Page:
Open Hearts, Open Hands

By Reverend Amanda,

My sister-in-law Adrienne was in the Peace Corps and lived in Costa Rica for 2 years. So when looking into hospitality, I thought it was important to understand hospitality in different cultures. So I spoke with her about her experiences with hospitality in the very rural small village of Costa Rica she lived in. What she shared with me was that when she first arrived she was welcomed into her host family’s home to a feast of Chicken fried rice, homemade cheese, and coffee. They had a room prepared for her and went out of their way make sure there was a comfortable place for her to sit in a culture that may not have enough seating in the home to seat everyone in the family. Making your guests feel comfortable is the most important thing in Costa Rican culture. Although, Adrienne also informed me that unexpected guests is a bit of a taboo in that village because the host hadn’t the time to prepare food and to acquire what was needed to appropriately welcome someone into their homes. Hospitality is a point of pride for many Latin American cultures as it seems to be universally throughout the world. Hospitality is not just about pride and family but a religious practice.

Every culture welcomes people, shows hospitality differently, in Turkey they view their guests as “God’s Guests” and thus they need to be honored as God would want us to welcome others. 1 In Bulgaria, a hostess may rarely sit down with you but views their role as your servant and to care for your every need. In ancient Israel, guests would stay for days and it was expected that the hosts would butcher an animal and hold a feast in their honor and we see this in the accounts of Abraham and the angels on their way to Sodom and Gomorrah. Today we see it in the account of Paul’s conversion of Lydia. Upon conversion, we hear that Lydia prevailed upon Paul and he stayed with her and her family who would later all convert. It was important to Lydia to show honor towards Paul for the message that he shared and she did so through the sacred act of hospitality.2 Hospitality is sacred in the Bible, and in the ancient world. It appears often in our scriptures. The cities of Sodom and Gomorrah would be destroyed partially for their lack of hospitality and Lot and his family would be saved because of hospitality.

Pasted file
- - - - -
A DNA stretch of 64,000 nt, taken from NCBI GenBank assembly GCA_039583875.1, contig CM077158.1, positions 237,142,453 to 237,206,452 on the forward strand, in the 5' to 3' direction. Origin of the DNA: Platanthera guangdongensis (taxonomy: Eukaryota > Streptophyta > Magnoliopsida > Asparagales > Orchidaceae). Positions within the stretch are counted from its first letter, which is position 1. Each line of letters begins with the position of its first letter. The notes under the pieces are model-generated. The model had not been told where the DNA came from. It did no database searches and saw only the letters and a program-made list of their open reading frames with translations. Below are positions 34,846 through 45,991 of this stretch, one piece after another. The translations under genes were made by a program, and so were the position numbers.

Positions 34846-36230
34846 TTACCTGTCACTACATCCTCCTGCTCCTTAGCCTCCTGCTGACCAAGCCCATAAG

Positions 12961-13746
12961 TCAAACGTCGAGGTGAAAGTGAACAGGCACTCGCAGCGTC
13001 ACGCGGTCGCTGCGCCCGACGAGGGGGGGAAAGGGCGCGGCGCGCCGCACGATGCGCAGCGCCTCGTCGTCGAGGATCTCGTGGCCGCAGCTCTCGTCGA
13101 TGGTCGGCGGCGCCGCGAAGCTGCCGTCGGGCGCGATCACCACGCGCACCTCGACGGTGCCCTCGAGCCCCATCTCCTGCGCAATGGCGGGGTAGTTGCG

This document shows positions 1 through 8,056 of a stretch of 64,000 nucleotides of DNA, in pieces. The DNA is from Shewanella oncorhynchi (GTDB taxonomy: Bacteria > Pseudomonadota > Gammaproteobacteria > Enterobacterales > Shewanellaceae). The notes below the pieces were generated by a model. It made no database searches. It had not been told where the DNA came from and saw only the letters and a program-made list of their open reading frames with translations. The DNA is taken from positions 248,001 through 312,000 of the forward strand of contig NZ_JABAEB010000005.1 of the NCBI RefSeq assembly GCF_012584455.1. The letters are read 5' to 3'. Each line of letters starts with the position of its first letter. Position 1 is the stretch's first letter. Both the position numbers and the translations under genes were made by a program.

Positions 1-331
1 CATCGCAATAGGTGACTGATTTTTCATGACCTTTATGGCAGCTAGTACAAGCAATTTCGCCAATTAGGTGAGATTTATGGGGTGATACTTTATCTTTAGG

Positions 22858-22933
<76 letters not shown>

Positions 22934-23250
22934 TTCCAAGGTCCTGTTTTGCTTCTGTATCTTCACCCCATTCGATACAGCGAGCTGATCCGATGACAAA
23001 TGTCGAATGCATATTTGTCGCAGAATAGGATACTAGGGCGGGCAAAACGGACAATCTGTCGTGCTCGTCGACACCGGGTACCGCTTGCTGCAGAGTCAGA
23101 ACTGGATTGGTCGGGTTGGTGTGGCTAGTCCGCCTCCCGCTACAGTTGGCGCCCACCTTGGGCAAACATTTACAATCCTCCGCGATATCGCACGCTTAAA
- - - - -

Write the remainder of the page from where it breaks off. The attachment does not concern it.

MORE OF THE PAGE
Hospitality is how people first came into contact with the message of God, the message of the holy. In the ancient world most people were not literate so they did not read the scriptures, in the early years of Genesis and Exodus there were not scriptures or written records of God’s work in the world. Everything was shared through word of mouth in times of hospitality because in return for your gracious host creating a feast in your honor you shared with them the news and experiences of the day. Psalm 67 says, “Let the nations be glad and sing for joy, for you judge the peoples with equity and guide the nations upon the earth”.3 Here we see the Psalmist extending the hospitality of God to all peoples. All people, all nations, have received the blessings of God. Lydia had received the message of Christ from the apostles and in return she insisted on inviting them to stay with her family to show them the hospitality that she felt from the Lord. In their stay the message of Christ would have been shared in their times of feasting through stories, laughter and questions. Lydia accepted them into her home without question. She honored them through her welcome.

1 Moran, Robert T., Neil Remington Abramson, and Sarah V. Moran. Managing Cultural Differences. 9th ed. New York: Routlegde, 2014, 312.

2 Acts 16: 9-15, NRSV.

3 Psalm 67: 4, NRSV